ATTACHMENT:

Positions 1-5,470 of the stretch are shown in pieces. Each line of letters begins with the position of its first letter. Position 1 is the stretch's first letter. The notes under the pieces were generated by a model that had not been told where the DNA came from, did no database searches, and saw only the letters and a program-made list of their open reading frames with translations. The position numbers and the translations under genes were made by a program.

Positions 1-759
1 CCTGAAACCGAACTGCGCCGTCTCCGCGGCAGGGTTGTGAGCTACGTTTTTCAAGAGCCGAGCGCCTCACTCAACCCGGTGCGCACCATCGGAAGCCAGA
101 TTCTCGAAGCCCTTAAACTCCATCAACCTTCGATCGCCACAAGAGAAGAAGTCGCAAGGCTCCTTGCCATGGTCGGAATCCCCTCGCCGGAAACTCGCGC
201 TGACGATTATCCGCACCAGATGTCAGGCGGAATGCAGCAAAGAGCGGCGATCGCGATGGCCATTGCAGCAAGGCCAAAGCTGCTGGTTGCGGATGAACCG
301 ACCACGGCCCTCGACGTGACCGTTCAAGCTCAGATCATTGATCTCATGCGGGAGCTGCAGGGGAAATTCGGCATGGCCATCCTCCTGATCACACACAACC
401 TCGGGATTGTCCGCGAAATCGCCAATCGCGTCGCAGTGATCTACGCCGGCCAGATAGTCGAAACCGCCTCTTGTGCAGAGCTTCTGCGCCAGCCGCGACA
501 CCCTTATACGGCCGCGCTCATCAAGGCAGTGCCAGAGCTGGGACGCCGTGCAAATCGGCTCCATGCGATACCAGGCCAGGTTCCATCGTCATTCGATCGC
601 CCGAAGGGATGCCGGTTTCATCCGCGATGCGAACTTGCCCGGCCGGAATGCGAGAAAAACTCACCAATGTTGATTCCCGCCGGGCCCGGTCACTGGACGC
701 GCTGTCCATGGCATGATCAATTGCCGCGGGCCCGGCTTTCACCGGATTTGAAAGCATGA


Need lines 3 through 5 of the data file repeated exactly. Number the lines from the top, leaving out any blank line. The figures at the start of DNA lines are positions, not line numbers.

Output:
1 CCTGAAACCGAACTGCGCCGTCTCCGCGGCAGGGTTGTGAGCTACGTTTTTCAAGAGCCGAGCGCCTCACTCAACCCGGTGCGCACCATCGGAAGCCAGA
101 TTCTCGAAGCCCTTAAACTCCATCAACCTTCGATCGCCACAAGAGAAGAAGTCGCAAGGCTCCTTGCCATGGTCGGAATCCCCTCGCCGGAAACTCGCGC
201 TGACGATTATCCGCACCAGATGTCAGGCGGAATGCAGCAAAGAGCGGCGATCGCGATGGCCATTGCAGCAAGGCCAAAGCTGCTGGTTGCGGATGAACCG